2023 – 4 – Grand World 4.1 of 5 – Almost Europe

Well, the Canary Islands are part of Spain, and Morocco is almost Europe, isn’t it?   On Monday, April 3, 2023, we docked in Arrecife, Lanzarote, Canary Islands

After the lesson on how much I could walk in Tenerife, I decided it was time to stay in and have rest and elevation.  I also went to the spa to cancel the rest of the acupuncture.  On my way there I had a bit of business with Shore Excursions and one of their people told me she had had the same experience, had stopped the acupuncture for a bit, resumed and it helped.  So when Renée, the spa manager, suggested that I let her just cancel the April 5 appointment, and see where I was on April 10, the day before my next appointment, I agreed.  Fair enough. 

My aches and pains mostly subsided over the day, but a couple of new ones surfaced. Since I am writing this three weeks later, I can say that they didn’t persist, which is good, but do I ever hate ageing.

I got a lot of work done with my feet up and went to dinner.  There was nothing in the way of live entertainment, unless you wanted a dance band or the piano bar and I wasn’t into any of that, so I read my book, which is always OK with me.

On Tuesday, April 4, we were in Agadir, Morocco.  I got some work done in the morning and Nona and I went out around noon.  We had heard the ship’s shuttle wasn’t going into the city, just to a sandy beach where you could eat all the sand you wanted, standing up, before you took some other form of transportation.  There were a few taxis at the ship, so we started negotiating.  For $15 each Hassan would take us to the souk and wait for us.  Deal.  Only the souk he had in mind wasn’t the souk we had in mind.  We wanted the old local market.

Agadir has been largely rebuilt since 1960, when they had an earthquake that leveled 60% of the city and killed 17,000 people.  Everything looks pretty new and the roads are in excellent condition.  While they were rebuilding, they built a couple of fake souks, which doubtless pay a commission to the likes of Hassan, which was why he was so accommodating.  He took us to two of them and they were largely a waste of time. Ya think?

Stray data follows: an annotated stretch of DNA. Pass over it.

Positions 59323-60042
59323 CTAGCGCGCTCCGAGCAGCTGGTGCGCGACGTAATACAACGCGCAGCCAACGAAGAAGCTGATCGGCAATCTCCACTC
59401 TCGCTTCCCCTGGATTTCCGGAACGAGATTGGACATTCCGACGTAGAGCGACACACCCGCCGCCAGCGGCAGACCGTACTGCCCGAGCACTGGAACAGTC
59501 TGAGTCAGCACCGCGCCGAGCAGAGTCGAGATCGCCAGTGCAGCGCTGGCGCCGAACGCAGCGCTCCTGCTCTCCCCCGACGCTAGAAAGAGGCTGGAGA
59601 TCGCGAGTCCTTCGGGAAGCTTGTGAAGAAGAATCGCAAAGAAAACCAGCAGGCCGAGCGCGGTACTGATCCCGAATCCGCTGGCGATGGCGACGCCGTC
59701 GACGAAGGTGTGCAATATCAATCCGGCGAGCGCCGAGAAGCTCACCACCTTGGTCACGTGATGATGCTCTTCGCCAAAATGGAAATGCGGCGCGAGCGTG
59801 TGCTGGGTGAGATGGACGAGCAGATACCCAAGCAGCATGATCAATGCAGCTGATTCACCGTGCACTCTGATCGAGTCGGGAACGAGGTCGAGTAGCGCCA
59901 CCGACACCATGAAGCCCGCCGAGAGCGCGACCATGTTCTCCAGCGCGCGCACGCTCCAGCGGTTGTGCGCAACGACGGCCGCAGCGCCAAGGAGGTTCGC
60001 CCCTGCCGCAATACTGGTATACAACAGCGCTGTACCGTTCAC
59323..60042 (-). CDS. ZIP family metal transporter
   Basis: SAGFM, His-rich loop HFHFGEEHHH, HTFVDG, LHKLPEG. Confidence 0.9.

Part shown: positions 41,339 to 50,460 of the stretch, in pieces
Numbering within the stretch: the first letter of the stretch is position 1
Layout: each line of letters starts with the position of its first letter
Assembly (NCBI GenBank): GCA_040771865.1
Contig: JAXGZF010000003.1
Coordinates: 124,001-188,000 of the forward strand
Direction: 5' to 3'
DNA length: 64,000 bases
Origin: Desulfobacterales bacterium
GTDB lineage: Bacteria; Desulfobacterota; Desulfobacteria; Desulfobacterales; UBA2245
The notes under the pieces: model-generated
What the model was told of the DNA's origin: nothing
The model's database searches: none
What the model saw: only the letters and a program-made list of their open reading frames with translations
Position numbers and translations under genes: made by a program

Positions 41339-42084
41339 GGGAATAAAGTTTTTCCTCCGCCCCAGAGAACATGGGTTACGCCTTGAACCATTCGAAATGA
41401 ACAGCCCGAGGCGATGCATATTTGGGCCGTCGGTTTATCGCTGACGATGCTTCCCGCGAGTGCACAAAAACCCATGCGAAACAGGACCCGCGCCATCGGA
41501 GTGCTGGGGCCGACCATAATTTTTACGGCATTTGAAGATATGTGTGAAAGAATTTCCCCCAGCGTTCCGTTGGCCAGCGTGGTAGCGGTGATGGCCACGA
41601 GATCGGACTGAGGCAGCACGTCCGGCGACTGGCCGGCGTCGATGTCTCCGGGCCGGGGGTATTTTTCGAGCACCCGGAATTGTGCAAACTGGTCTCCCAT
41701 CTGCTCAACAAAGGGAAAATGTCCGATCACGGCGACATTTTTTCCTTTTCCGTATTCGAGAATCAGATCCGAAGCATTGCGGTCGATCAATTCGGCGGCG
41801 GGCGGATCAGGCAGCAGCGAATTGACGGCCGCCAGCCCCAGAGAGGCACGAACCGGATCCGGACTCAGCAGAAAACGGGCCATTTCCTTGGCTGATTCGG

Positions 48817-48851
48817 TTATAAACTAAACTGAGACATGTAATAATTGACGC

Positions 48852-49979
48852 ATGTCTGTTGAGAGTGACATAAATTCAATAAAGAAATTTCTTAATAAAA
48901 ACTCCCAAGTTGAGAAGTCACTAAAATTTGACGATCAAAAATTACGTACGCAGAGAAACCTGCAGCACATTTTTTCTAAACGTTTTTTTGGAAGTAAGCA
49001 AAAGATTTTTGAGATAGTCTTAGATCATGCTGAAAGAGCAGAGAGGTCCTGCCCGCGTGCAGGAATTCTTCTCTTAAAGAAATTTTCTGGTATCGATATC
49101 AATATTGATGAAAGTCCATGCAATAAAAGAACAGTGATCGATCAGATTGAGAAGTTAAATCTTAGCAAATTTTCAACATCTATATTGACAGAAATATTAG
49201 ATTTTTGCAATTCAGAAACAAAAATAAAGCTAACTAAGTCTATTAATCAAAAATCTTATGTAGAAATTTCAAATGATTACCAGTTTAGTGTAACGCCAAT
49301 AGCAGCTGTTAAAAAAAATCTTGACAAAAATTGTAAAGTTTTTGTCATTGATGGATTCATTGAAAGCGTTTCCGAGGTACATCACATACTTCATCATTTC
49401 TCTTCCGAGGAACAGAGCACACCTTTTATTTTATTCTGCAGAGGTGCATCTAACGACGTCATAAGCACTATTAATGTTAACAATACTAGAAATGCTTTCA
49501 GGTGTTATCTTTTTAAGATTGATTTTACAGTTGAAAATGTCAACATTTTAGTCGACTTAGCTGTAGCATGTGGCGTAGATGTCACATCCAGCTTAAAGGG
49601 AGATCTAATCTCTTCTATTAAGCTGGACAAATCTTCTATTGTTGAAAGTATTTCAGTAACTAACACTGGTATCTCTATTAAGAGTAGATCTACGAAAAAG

We really didn’t mind too much.  I bought a $20 blouse that lasted two wearings.  The first wash ripped it apart.  I didn’t blame Holland America. 

My right knee buckled in the last souk and gave trouble all the way back to the ship, which wasn’t far, thanks to Hassan.  I crawled into bed with my computer and ordered room service for my 4PM breakfast.  That’s when I found that we were going to remain in Agadir over night to avoid some bad weather and set off for Casablanca at 7:00 am.  All aboard was at 10:00PM for the safety of those who went out.  I made it to dinner and our singers and dancers took to the stage again.  They are getting better and better. 

The first thing I did the next day was to cancel my tour for Casablanca, which was marked strenuous.  The ship had an ice cream social in the middle of the afternoon and I met a lot of my DV people there.  I had dinner with Beryl, Nona and Lenora for a change but went back to my usual seat for the show with my tablemates.  It was Michelle Montouri who has been on the cruise ship entertainment circuit for donkey’s years.  She’s good. 

On Thursday, April 6, we docked in Casablanca, Morocco.  I delivered my newsletters first thing in the morning and went out with Beryl and Lenora around noon.  It took us to the middle of town and Beryl decided to just go back to the ship.  Lenora and I were bent on going to the real souk but we couldn’t find it, until one guy told us it was just across the street.  That was easier said than done with all the traffic, but there was an underground passage, if you could find it.  We asked around and the light rail station attendant finally told us where the rabbit hole was.  We took it and popped up in a real souk.  Here it is, complete with pussycat.

And with Lenora, who was delighted with the leather jacket she bought, a little after this picture was taken.

Unfortunately, it was Ramadan, so there were no food or drink outlets open or we would have had a snack, rested a bit and poked around some more. 

We got back in plenty of time for me to do a little more work .  I had dinner at the table as usual and were entertained by comedian, Paul Adams, who was pretty good.